According to a report released by the US Centers for Disease Control and Prevention (CDC), a trio of sexually transmitted diseases (STDs) are up at historic levels. Even worse, they are infecting young adults and teens more than ever before.
Combined cases of gonorrhea, chlamydia and syphilis have risen for five years in a row; the combined number marks the most cases of the diseases since monitoring began in the US.
“Yet not that long ago, gonorrhea rates were at historic lows, syphilis was close to elimination, and we were able to point to advances in STD prevention,” Dr. Gail Bolan, director of the CDC’s Division of STD Prevention, wrote in the report. “That progress has since unraveled. The number of reported syphilis cases is climbing after being largely on the decline since 1941, and gonorrhea rates are now increasing.
“Many young women continue to have undiagnosed chlamydial infections, putting them at risk for infertility.”
The Risks Are Higher for Young People
Some reasons for the rising STD rates could simply be better reporting of the diseases, because the rates of reported cases were the highest among young adults. Another factor? Less condom use and safer sex practices among teens and young adults. Whatever the reason, these STDs have increased by large percentages since 2014.
- Chlamydia: 19% increase
- Gonorrhea: 63% increase
- Syphilis: 71% increase
- Congenital Syphilis: 185% increase
The most alarming overall stat is that about half of all new STD infections hit teens. Julianna Miner, professor of public health at George Mason University, is concerned.
“The CDC’s new surveillance report raised a couple of red flags for me as someone who works with young people and works in public health,” Miner tells Parentology. “The first is that approximately 50% of new infections are in teens and young adults and the second is that it’s now estimated that 1 in 4 sexually active teen girls has an STD, often something like Chlamydia or HPV, which can easily go undiagnosed because there are frequently no symptoms.”
The overall stat for sexually active teens is now at 28%. While this is lower than in the 1990s, it’s not reassuring in terms of the STD prevalence. While these STDs are commonly thought to be highly treatable, they all carry risks if left untreated. Many STD sufferers, particularly women, are asymptomatic. Untreated diseases like chlamydia can lead to pelvic inflammatory conditions and possible infertility. Gonorrhea is increasingly antibiotic-resistant, and some strains might become untreatable.
Even more alarming is the rise in congenital syphilis. This rare manifestation of the disease occurs when the mother passes the infection on through the placenta to the fetus. It leads to devastating results and has increased every year since 2013.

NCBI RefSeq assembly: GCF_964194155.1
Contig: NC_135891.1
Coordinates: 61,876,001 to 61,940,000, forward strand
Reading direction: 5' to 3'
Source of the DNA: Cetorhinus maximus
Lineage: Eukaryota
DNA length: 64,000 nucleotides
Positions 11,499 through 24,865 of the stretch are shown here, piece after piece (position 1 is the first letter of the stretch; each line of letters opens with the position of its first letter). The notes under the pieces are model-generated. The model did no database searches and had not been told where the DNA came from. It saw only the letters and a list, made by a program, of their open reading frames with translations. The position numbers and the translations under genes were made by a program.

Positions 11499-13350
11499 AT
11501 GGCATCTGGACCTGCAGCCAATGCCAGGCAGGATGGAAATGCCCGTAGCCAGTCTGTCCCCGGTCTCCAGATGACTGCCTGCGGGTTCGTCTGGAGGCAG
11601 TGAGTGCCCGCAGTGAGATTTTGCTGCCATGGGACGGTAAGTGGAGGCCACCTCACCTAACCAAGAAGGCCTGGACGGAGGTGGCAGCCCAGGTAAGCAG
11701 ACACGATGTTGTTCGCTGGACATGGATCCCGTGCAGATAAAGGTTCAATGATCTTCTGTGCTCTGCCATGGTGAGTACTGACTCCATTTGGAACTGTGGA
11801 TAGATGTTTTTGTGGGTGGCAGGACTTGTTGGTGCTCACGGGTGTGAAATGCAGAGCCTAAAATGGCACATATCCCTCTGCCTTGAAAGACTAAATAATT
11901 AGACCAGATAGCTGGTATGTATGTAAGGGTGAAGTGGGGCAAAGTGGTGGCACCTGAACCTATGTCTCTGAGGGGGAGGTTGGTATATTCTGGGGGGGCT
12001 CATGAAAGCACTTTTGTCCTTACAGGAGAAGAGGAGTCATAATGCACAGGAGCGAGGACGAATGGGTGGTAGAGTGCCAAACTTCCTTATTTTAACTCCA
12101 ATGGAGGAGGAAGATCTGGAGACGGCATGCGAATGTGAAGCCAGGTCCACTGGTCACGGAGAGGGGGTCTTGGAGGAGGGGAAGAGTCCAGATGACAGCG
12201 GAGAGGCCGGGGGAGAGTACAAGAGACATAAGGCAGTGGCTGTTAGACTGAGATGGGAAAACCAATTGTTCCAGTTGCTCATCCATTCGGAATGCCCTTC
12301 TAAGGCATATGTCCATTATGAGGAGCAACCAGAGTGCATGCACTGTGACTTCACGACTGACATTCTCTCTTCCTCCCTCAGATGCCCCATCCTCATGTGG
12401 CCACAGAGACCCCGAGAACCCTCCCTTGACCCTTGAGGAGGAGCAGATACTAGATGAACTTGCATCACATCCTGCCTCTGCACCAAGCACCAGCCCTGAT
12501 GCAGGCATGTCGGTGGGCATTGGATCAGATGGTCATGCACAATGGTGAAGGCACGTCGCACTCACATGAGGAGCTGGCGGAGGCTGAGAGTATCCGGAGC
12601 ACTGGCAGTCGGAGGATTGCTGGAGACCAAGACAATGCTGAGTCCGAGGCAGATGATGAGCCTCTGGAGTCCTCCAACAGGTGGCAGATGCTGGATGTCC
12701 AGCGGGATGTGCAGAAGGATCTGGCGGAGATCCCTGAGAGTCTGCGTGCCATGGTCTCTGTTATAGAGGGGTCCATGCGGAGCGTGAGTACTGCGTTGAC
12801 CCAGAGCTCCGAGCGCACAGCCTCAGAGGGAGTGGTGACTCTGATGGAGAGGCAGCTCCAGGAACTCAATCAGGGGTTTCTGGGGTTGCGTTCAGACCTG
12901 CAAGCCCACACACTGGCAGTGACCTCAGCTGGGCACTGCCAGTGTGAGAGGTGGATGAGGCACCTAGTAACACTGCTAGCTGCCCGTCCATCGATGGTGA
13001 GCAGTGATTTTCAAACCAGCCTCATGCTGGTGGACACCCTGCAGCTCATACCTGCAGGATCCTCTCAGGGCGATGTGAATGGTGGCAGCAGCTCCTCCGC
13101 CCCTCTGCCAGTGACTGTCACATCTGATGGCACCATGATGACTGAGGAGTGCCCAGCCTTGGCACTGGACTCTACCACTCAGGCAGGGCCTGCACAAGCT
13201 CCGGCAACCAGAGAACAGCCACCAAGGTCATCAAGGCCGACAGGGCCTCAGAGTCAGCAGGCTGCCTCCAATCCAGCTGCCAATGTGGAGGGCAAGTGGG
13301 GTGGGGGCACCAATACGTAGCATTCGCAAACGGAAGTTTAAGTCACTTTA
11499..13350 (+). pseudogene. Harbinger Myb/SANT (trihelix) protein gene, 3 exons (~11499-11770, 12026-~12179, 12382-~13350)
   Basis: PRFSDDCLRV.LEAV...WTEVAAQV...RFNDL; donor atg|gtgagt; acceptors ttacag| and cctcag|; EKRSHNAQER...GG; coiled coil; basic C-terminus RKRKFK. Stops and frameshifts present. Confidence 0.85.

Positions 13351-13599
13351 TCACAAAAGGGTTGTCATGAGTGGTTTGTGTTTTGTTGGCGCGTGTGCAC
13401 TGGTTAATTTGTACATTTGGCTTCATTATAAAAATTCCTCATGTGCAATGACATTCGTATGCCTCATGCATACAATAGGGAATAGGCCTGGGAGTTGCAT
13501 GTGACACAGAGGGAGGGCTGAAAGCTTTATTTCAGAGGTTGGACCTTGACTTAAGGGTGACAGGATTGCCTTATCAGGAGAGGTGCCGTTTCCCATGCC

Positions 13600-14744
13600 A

Unlike Gardasil for HPV prevention, none of these STDs have a vaccine because they aren’t caused by viruses.
Rising STD Rates — How Do You Protect Your Teen?
Part of being a parent is, unfortunately, dealing with uncomfortable realities regarding your kids. Sex falls right into that squirmy category.
“No parent wants to think that their kid is among that 28%. I certainly understand, being the parent of teens myself,” Miner acknowledges. However, as an educator, she also offers some common-sense advice.
“We all need to approach this rationally, using this information to help our kids develop a realistic and evidence-based ability to assess risk when it comes to having sex,” Miner advises. “I honestly believe that every family can be consistent with their values and expectations around teens and sex, and still have brutally honest conversations about what this data is telling us. The facts are pretty stark and kids are often smarter and savvier than we give them credit for.”
The CDC data pretty much backs up whatever your “values” happen to be regarding sex. Plus, this is a health and safety issue, not a moral one, because the STD your teen gets today and leaves untreated, is the STD he spreads to others tomorrow.
“If you feel really strongly that your kids should wait until marriage, this data makes a case for that. If you feel that teenagers are going to be teenagers, then this information gives them some valuable information to guide their choices about having sex and using protection. Getting accurate information on risk and prevention from you, rather than their buddies or social media, is so important. You can provide context, which is critical,” Miner says.
Accurate information means knowing about safer sex, having access to condoms, and getting tested for STDs on a regular basis. Local clinics will often see teens without parents in tow so that they can obtain all these things. Websites, like Planned Parenthood, offer a wide array of information in clear terms. And, there’s always the family doctor.
“I’m a huge proponent of testing and screening for STDs, but in a doctor’s office or clinic. If as a parent, you’re considering a home test for your teen, just go ahead and make a doctor’s appointment for them,” Miner advises. “The physician will speak to your child alone, will likely get a better sense of what’s really going on with them, and has the ability to screen for and, if necessary, treat whatever comes up. Even if it makes you uncomfortable, you should prioritize their health over your feelings about it.”